We watch... so you don't have to.


Out here in La-la land, the funniest half-hour on television isn't "Seinfeld," "The Simpsons," "Frasier," or "Moesha." It isn't one of the interminable syndicated sitcoms like "Murphy Brown," "Coach," or "Cheers." It's not the half- hour of "Profiler" where Ally Walker tilts her head and solves the crime. Nor is it the half-hour on "Melrose Place" when one of the beautiful people (or even Lisa Rinna) supposedly confronts a moral dilemma. It's not 30 minutes of movies of the week like "I've Been A Bad Mom," "Momma, Don't Shoot!," "What Kind of Mother Are You?," or "I'm Tiffani Amber-Thiessen... Look At My Breasts!" And it's not 30 minutes of Daphne Zuniga trying to be anything but Daphne Zuniga.

It's the KNBC) local news.

I can hear the questions coming already. "Wait a cotton-pickin' second, Pete," you're probably saying, as I use a cheap literary device to move this piece along, "What do you mean funny? How are they funny? Are they clowns? Do they amuse you? Do they make you laugh? Are they so incompetent that they're funny? What funny?"

Yes. All of those things. All of those things and much, much more.

KNBC is the local NBC affiliate and, to put the matter delicately, it's run by a bunch of gibbons. In the exclusive world of televised stupidity, the lords at KNBC rule with ham-fisted glee. How bad can it be, you say? Isn't all local news awful? What does KNBC have that no one else does? Is Ko just writing out of the back of his ass, so Michaels won't hog the spotlight and get all the fan mail? Or does he have any specific examples?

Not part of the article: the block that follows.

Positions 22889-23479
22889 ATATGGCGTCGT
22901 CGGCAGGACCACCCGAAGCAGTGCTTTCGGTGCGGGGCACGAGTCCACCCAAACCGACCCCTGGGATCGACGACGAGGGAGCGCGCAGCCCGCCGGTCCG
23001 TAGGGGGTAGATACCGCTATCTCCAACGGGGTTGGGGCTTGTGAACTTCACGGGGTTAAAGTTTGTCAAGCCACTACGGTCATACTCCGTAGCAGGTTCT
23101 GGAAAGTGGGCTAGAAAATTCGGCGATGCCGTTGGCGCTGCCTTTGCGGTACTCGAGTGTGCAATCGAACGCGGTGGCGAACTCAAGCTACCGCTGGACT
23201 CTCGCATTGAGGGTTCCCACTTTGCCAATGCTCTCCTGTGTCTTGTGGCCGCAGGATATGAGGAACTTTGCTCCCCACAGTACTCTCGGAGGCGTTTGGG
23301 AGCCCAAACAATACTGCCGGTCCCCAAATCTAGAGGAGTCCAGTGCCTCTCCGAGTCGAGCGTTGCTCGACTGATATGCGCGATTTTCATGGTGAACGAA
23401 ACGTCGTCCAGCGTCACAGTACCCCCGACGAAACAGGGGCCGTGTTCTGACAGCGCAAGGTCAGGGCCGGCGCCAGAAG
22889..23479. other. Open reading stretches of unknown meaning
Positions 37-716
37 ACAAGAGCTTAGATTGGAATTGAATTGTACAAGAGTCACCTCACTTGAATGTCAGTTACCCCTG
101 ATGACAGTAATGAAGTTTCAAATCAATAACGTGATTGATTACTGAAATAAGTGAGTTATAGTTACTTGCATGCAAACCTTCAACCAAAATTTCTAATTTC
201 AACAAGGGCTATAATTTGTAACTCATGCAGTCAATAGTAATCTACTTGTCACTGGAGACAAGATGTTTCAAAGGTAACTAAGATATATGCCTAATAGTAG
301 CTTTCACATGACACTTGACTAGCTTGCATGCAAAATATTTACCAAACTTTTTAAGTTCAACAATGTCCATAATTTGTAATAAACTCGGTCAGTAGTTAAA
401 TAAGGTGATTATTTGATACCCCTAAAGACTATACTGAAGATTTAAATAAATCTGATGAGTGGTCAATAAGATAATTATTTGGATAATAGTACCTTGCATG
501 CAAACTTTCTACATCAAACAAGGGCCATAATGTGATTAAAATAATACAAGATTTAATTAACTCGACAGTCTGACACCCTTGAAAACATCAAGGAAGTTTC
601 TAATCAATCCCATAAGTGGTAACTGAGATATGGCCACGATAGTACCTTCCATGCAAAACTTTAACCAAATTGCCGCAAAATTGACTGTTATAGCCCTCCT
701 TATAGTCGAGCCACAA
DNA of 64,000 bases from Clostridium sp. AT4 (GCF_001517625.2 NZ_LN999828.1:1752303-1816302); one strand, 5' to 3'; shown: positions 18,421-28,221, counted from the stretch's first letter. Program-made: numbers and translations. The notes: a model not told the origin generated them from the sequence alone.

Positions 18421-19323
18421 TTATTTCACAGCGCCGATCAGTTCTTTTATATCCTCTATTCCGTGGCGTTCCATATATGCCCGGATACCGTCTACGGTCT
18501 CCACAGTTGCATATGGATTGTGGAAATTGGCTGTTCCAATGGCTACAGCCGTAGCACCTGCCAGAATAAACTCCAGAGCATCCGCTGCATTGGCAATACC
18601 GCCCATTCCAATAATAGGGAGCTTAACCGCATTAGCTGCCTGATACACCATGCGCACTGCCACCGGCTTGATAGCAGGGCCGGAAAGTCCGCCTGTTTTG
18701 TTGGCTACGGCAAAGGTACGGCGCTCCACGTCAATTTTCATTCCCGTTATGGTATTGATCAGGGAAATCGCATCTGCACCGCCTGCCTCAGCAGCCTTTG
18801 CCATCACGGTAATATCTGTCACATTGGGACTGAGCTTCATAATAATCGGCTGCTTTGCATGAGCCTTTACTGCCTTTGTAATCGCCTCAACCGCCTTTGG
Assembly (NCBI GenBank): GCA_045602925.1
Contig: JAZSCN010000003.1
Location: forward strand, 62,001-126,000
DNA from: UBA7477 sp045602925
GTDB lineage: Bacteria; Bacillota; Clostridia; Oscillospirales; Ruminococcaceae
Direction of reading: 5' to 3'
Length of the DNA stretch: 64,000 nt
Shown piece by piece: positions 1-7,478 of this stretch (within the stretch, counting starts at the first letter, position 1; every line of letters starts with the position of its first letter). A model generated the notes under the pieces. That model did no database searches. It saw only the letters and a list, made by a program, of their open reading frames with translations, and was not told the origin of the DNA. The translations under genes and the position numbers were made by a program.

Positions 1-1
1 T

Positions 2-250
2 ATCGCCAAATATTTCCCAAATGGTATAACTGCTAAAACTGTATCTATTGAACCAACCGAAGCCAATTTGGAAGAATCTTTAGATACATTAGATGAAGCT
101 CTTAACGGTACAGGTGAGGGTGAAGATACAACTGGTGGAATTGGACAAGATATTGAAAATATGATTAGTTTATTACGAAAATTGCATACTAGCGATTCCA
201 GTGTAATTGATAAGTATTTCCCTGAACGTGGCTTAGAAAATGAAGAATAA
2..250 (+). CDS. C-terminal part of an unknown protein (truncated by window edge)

In short order: (a) Really bad; (b) Yes, but this is a special kind of awful; (c) Kelly Lange); (d) Hey, I'm the one with his picture and name plastered all over page 36, center column, of the December issue of MacUser), on sale at newsstands for $3.99 U.S. & Int'l, $4.99 Canada -- but to answer your question, yes; and (e) I knew you'd ask, so I took copious notes. Herewith, my findings:

Egregious Use of the Live Shot. The motto at KNBC seems to be, "If it ain't live, it ain't news"--even if it means making live that which is dead, dead, dead. (Alternatively the motto may be, "We worship at the altar of Brent Musberger," but for personal reasons, I prefer not to think of it like that.)

Take, for example, a story from a few weeks back. Reporter Doug Kriegel) is camped out in front of an ATM, solemnly reporting that he's live on the scene where a man was shot and killed while making a withdrawal.